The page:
Clients are increasingly interested in tours closer to home, like those to Yosemite National Park. // © 2012 Brendan Vacations
The tourism market is flourishing of late, but while exotic product offerings seem to be dotting the marketplace, the destinations receiving the most attention are surprisingly close to home. Nico Zenner, president of Brendan Vacations, discusses how the industry has transformed and where touring is headed in the future.
Q. What has changed with escorted tours over the last two to five years?
A. A lot of very positive changes have been made over the years: There are more tours, and more departures to many more destinations around the world. There are now tours of different sizes, for specific interest groups, that are shorter or longer, that run during the off season, that are more leisurely paced, that are great for families with kids and some that stay at one great hotel for the entire time to allow clients to discover the region. There are also tours that are higher end and tours that are budget conscious. Additionally, the travel director’s role has evolved into that of an insider who can show clients things that they wouldn’t experience on their own.
Q. How have these changes been implemented?
A. The changes have been implemented seamlessly. The extraordinary selection of tours, improvements, features and changes have been introduced quietly and with fanfare and to great acclaim by the travel agent community and its clients. Technology has helped greatly, and many changes were made based on customer feedback and changes in the market.
Q. What effects have these changes had on the industry?
A. New destinations have been added and have opened up touring to a wider audience. These days many destinations also benefit from greater accessibility and have taken their rightful place on many travelers’ bucket lists. By offering a wider selection of travel options, the travel industry is able to better meet the demands of an ever changing traveling public.
Q. Has there been an increased interest in touring over the past five years?
A. Yes, most certainly. While some destinations have matured, others have emerged as new touring destinations or have been rediscovered. A good example is the renewed interest in close-to-home touring. The demand for our tours to the national parks, the colonial cities, the wine regions and fall foliage is amazing.
Q. What is the biggest obstacle for selling escorted tours and how is the industry trying to overcome this? What is the industry’s biggest competition?
A. I wouldn’t say there is an obstacle. A tour is a wonderful opportunity to discover a region in a more intimate setting. It allows passengers to discover countries and regions that are not ready for individual travel or that are too far from the nearest cruise port. Cruise lines have a great product but have a hard time showcasing destinations such as Switzerland, the nightlife in Paris, the Iguassu Falls, Sonoma wine country, the Canadian Rockies or the Copper Canyon in Mexico to name a few. Travel agents marvel when they discover how convenient touring is (no hassles with luggage and no worries about checking into hotels or getting around) and really like the commission they earn.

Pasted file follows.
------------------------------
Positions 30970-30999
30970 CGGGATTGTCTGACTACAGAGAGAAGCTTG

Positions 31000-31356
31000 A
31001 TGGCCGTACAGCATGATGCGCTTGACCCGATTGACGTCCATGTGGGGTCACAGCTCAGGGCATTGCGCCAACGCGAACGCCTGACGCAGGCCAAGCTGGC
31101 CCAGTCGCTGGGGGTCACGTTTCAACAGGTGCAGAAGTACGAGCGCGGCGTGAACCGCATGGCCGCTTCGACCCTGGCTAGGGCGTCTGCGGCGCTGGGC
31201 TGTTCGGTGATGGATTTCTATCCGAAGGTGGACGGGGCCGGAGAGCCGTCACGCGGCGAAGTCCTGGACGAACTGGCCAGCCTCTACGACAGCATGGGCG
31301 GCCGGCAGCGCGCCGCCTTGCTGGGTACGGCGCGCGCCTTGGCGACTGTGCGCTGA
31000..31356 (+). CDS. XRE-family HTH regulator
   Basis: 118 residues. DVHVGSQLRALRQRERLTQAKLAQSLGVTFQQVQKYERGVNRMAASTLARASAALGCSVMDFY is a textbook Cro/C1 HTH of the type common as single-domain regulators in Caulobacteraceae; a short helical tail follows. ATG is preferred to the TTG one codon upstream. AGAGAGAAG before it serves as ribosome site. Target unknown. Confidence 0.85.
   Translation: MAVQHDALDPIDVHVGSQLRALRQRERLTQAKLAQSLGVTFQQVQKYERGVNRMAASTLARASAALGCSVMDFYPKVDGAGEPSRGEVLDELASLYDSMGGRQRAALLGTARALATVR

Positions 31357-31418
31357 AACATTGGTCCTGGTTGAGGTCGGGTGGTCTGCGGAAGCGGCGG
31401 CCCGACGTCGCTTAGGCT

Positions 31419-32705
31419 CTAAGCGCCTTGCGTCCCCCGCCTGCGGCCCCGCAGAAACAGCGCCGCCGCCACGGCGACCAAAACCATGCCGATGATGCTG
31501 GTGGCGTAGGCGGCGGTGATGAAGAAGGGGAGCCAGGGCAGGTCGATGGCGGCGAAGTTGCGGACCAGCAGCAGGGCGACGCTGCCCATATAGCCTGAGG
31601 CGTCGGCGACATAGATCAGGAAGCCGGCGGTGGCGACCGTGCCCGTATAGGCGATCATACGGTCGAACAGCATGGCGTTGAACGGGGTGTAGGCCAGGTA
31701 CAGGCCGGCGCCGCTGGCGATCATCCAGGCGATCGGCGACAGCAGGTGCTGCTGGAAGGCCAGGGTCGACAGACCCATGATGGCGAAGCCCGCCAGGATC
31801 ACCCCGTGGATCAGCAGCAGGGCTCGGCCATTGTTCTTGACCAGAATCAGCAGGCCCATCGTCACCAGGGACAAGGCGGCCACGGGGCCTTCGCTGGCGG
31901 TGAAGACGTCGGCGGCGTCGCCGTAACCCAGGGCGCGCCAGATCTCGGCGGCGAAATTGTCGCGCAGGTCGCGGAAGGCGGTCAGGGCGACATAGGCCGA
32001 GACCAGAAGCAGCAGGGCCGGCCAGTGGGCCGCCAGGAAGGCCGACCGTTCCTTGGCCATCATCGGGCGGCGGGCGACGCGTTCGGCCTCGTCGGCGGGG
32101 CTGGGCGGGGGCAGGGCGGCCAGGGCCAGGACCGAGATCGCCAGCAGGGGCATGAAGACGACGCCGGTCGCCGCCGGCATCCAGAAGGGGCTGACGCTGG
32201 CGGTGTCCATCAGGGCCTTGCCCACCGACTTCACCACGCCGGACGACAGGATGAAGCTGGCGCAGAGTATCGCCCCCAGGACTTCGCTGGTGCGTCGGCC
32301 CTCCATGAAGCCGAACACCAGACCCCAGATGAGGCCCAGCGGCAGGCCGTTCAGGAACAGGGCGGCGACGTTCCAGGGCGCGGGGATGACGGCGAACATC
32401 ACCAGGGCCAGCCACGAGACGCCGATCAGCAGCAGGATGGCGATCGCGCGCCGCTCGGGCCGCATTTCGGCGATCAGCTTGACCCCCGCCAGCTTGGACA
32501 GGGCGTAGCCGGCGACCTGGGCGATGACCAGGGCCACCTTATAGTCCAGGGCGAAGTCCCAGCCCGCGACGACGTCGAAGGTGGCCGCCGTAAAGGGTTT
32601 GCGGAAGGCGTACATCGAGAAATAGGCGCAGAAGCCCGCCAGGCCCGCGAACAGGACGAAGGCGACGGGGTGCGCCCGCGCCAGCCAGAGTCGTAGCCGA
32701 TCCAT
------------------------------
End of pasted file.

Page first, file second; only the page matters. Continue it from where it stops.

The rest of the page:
Q. Have you seen a lot of interest in niche tours, such as culinary or religious offerings?
A. Yes, Brendan Vacations has seen demand for its line of Boutique Journeys surge. Boutique Journeys are tours that have no more than 24 guests. Only Ireland was offered but because of the demand, we are adding a dozen countries where we will offer Boutique Journeys. Those itineraries are more immersive, are more leisurely paces and are also higher end. New for next year are also Culinary Tours in partnership with the Slow Food organization. Brendan will offer an exciting assortment of Slow Food tours in Tuscany, Umbria, Piedmont, Sicily, the Loire Valley and in the Provence. Culinary also ranks very high in our new Boutique Journeys in Thailand, Vietnam, China, India and many other emerging destinations.
Q. What are some of the most popular tour destination right now? Has there been any shift in these destinations?
A. The National Parks, Costa Rica, The Dalmatian Coast, Ireland are all very popular this year.
Q. Which destinations are showing the most growth?
A. The U.S. and Canadian national parks and tours closer to home are very popular as are our Boutique Journeys in Ireland.
Q. What do you see as the outlook for the next five years? Where do you expect to see the most growth?
A. We expect our Boutique Journeys to grow really well. We will open new destinations and provide unique travel opportunities at a very competitive price.
Q. What do you think will be the next new trend for tours?
A. Smaller groups, more unique destinations, themed tours (e.g. culinary) and unique activities and hotels. I also believe that there is going to be a better use of technology.